Promenade House by FORM / Kouichi Kimura Architects
Japanese practice FORM / Kouichi Kimura Architects have designed a tiny house for a young couple in Shiga, Japan. The house is built on a site measuring 4 meters wide and 35 meters deep. From the architects, “The project is for the house owned by a young couple and is planned at the unique site 4 meters wide and 35 meters deep. The geometrical restriction of the site is reflected in the internal composition of the house. The building, with a width of 2.7 meters and a total length of 27 meters, is laid out in accordance with the narrow site to draw its outline.
The internal space has been planned to have a long narrow hallway, with which your body senses the site geometry. As you proceed along the hallway you will see the spaces spread out one after another. The long hallway is extended from the entrance on the first floor, led by the footlight through the dining and living rooms, and connected to the raised study at the very end. It reaches to the idyllic view seen through the large opening of the study where the tapered line of sight from the entrance is opened up.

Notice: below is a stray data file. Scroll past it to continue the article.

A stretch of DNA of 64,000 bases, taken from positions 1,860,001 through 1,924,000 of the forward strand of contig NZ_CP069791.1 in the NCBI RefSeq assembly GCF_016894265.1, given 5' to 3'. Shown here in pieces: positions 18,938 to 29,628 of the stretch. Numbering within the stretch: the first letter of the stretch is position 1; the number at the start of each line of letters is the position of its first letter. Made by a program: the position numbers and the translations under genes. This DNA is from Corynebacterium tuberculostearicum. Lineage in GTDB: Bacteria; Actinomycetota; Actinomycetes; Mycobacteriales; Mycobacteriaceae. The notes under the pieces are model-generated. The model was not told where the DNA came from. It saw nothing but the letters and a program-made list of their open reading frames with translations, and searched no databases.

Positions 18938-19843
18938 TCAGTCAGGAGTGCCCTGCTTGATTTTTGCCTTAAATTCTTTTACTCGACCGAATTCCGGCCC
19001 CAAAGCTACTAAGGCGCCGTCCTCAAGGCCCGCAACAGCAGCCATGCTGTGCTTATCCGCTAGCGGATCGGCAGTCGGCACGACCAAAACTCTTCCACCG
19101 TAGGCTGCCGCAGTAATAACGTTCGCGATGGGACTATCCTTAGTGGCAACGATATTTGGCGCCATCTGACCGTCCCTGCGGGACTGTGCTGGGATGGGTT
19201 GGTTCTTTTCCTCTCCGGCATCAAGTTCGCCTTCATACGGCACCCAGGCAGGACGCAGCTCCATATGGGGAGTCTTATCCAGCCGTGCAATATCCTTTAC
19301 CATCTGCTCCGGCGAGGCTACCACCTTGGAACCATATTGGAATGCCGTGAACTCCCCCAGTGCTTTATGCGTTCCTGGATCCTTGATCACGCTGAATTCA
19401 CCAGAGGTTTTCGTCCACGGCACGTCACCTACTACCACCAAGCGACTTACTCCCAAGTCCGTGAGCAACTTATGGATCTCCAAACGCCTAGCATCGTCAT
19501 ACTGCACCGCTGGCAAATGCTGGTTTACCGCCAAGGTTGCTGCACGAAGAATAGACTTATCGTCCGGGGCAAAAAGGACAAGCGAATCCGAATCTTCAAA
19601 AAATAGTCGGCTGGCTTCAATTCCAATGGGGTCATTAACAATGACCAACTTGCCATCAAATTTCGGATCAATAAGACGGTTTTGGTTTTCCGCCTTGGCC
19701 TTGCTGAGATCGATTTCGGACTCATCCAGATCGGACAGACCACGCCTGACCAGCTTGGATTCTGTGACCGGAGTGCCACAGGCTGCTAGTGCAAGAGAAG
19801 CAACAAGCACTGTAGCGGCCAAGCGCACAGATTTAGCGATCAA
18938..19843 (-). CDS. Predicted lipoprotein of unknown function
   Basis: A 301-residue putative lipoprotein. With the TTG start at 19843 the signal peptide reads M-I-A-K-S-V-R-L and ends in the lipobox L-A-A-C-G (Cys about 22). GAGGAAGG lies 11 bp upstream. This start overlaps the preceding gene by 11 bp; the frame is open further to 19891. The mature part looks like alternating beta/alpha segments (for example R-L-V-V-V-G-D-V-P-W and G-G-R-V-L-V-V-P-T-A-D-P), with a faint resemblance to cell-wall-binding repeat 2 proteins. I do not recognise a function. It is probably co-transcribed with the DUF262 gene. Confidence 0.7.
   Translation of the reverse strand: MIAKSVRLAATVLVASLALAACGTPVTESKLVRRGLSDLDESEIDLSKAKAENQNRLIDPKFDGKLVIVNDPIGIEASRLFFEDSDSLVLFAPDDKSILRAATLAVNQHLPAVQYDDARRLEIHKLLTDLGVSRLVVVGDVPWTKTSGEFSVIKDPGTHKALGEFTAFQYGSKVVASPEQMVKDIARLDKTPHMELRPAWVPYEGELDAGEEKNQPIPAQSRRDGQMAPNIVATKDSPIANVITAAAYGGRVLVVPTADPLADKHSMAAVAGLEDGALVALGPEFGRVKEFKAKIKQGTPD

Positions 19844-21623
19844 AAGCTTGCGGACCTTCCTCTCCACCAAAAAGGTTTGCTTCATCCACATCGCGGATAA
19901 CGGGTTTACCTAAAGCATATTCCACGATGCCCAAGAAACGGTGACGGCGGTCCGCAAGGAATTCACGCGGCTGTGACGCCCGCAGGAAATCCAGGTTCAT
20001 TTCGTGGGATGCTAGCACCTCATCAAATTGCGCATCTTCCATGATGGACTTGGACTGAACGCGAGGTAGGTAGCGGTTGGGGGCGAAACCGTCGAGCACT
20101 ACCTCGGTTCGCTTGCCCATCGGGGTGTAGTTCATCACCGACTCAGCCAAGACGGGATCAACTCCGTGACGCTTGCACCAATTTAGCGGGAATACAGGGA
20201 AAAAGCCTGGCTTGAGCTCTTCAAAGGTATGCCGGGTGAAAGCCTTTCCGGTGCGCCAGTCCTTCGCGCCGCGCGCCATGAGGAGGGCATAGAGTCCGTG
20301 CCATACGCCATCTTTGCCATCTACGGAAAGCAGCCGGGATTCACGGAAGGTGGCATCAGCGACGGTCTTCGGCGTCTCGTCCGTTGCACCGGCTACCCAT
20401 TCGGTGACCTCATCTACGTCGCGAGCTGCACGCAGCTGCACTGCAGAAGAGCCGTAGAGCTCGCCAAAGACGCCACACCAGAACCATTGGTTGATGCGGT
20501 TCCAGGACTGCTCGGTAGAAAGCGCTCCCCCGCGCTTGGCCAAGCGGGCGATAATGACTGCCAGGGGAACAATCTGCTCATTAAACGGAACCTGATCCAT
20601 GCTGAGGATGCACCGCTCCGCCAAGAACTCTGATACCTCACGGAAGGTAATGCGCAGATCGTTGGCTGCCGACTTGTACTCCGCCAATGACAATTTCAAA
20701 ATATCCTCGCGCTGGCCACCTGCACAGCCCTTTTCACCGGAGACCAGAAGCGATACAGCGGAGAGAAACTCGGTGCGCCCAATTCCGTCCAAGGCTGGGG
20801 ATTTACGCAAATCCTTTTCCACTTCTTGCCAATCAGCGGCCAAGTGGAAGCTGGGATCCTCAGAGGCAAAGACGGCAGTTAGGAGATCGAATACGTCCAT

On the second floor, two hallways are planned to be extended from the staircase that has a top light. One has a green wall aiming for color effect. The vivid green hallway surrounds the balcony, giving an impression of cleanliness to the adjacent bathroom and washroom.
The other is connected from the kid room through the bed room to the bridge at the open-ceiling space. It is designed to control light; the light through the light transmissive curtain separating the kid room, or the sunlight from the high-side light in the open ceiling space leads you forward. The end of the hallway becomes a bridge, and the ladder installed there connects the upper and lower spaces to produce continuity.
The green wall is used at both ends of the building, providing more impressiveness of the total length. The hallways laid out in this house are the promenades that strongly impress the site geometry.”
Photography: Takumi Ota, Courtesy: FORM / Kouichi Kimura Architects